“The Islamic State, also known as ISIS, has a twisted relationship with art. It understands its significance to humanity, and so it is unsurprising that such a brutal and nihilistic organization would want to wipe it out.”
When ‘Candid Camera’ Went To Moscow At The Height Of The Cold War
“[Host Allen] Funt, himself the son of a Russian immigrant, didn’t buy into the antagonism and distrust. … Without telling his bosses at CBS, not to mention the authorities of either the United States or Russia, Funt took it upon himself to pull back the Iron Curtain and shoot a special Moscow episode of Candid Camera.”
Museum Sues Wikimedia For Hosting Copyrighted Photos Of Its Public-Domain Artworks
“On October 28 the Reiss Engelhorn Museum (REM) in Mannheim, Germany, filed a lawsuit against the Wikimedia Foundation for making high-resolution images of public domain artworks from its collection available for download. … The institution is seeking the removal of 17 specific images of artworks that it commissioned from its in-house photographer, Jean Christen.”
Study: Don’t Use Periods While You Text
Researchers led by Binghamton University’s Celia Klin report that text messages ending with a period are perceived as being less sincere, probably because the people sending them are heartless.
North Korea Now Runs A Cheesy Museum At Cambodia’s Angkor Temples
“On Dec. 4, North Korea’s government officially debuted its Angkor Panorama Museum in Cambodia, one of Kim Jong Un’s few foreign allies. The display was created by members of a 4,000-person ‘work unit’ devoted to deifying the Kim dynasty through statues, panoramas and other propaganda pieces. … But this exhibit instead glorifies Cambodia’s ancient Khmer kingdom.”
On The ‘Baby Hitler’ Question: Are Historical ‘What-Ifs’ Really A Waste Of Time?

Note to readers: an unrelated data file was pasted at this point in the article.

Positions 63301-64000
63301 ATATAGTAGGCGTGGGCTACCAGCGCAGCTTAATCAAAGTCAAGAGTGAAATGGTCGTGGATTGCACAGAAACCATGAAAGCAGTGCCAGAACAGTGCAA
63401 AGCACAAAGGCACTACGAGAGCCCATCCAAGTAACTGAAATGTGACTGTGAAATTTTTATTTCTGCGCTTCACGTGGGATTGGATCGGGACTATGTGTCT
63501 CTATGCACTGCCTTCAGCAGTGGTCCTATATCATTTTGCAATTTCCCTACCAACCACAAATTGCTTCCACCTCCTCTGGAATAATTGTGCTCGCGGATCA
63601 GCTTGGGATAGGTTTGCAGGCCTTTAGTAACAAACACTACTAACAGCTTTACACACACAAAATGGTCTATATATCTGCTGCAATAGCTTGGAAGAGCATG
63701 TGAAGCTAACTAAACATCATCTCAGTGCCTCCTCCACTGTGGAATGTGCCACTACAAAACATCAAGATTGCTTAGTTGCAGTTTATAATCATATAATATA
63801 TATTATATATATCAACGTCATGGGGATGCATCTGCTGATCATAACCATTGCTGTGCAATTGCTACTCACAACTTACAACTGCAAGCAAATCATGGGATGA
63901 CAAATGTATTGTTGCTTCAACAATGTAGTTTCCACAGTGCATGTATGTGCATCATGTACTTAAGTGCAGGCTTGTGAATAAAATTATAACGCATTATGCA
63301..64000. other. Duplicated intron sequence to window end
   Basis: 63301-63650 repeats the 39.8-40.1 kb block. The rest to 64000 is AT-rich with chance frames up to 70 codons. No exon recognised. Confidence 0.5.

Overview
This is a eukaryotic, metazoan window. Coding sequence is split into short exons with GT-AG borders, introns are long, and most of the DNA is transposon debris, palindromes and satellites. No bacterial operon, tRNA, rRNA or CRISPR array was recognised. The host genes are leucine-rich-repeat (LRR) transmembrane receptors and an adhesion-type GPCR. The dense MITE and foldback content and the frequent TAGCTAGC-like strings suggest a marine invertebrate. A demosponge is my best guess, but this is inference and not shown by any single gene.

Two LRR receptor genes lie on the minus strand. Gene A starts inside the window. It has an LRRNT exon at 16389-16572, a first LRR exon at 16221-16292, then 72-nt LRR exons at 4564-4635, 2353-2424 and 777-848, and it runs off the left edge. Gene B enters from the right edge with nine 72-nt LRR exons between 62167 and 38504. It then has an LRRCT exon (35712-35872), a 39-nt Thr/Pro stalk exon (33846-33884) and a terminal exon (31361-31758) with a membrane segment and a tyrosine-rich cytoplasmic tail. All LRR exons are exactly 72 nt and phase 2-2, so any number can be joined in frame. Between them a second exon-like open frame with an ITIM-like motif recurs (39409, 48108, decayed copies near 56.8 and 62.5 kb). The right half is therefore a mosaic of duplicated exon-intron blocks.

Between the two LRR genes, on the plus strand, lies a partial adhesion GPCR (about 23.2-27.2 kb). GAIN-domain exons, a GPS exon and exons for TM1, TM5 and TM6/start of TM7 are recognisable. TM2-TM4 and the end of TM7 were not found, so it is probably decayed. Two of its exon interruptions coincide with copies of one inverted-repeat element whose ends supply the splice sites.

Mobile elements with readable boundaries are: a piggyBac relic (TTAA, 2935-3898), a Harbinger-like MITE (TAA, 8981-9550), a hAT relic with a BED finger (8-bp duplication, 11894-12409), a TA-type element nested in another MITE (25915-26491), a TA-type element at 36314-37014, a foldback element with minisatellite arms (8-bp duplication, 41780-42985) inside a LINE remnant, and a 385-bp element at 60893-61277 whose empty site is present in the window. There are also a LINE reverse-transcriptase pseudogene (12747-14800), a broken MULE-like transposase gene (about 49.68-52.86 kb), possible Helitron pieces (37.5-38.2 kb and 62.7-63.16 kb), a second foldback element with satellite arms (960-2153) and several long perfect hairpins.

“In order to truly answer this apparently silly hypothetical, you have to define your own beliefs about the nature of progress, the inherent contingency of events, and the influence of individuals – even very charismatic ones – on the flow of historical change. These are big, important questions. If well-done counterfactuals can help us think them through, shouldn’t we allow what-ifs some space at the history table?”
So There’s This Way That People On YouTube Talk…
“It wasn’t a matter of their accents, or the sound of their voices, it was the way they were talking. The only word that came to mind was … bouncy.”
Survival Strategy: The “Click-Bait” Novel?
“You have to get the reader on the first page of a short story, you have to convince them of a world inside page one. As writers try to capture the scattered attention of readers, I think the novel is moving towards that degree of compression.”
Los Angeles’ Hot New Arts District Creates Problems For Artists
In 2013, Mayor Garcetti posted a photo of himself to Twitter holding a sign that read #ArtsMatter, with the statement: “Let’s make sure L.A. is the creative capital of the world for years to come.” Good idea. Let’s start by finding a way to keep the artists in town.
That Garish New Peterson Museum? I Like It!
“The Petersen looks less like mobility-in-motion and more like an ambiguously unspooled Diet Coke can. What is obvious is that the Petersen wanted to make a splash.”
Contention Attention – This Year’s Best Books Sparked Backlash
“The most important consequence of a wave of adoring reviews, followed by a backlash of negative opinion is that it suddenly matters whether you’re the kind of person who loved A Little Life or just didn’t.”
After 60 Years Of Growing TV Audience, Five Years Of Decline
Nielsen says that traditional TV viewing by all age groups peaked in the 2009-2010 season, and has been on the decline ever since. Until that point, the audience for TV had grown every year since 1949.
This Is The Guy Who Bought Wu Tang Clan’s Single Copy Album For $2 Million (You Know Him)
“Initially, the Clan wanted to forbid the buyer from publicly releasing the album for 88 years, but over time decided to grant the buyer total freedom as long as the album wasn’t sold commercially.”
Geeks Under The Microscope – Just Who Are They?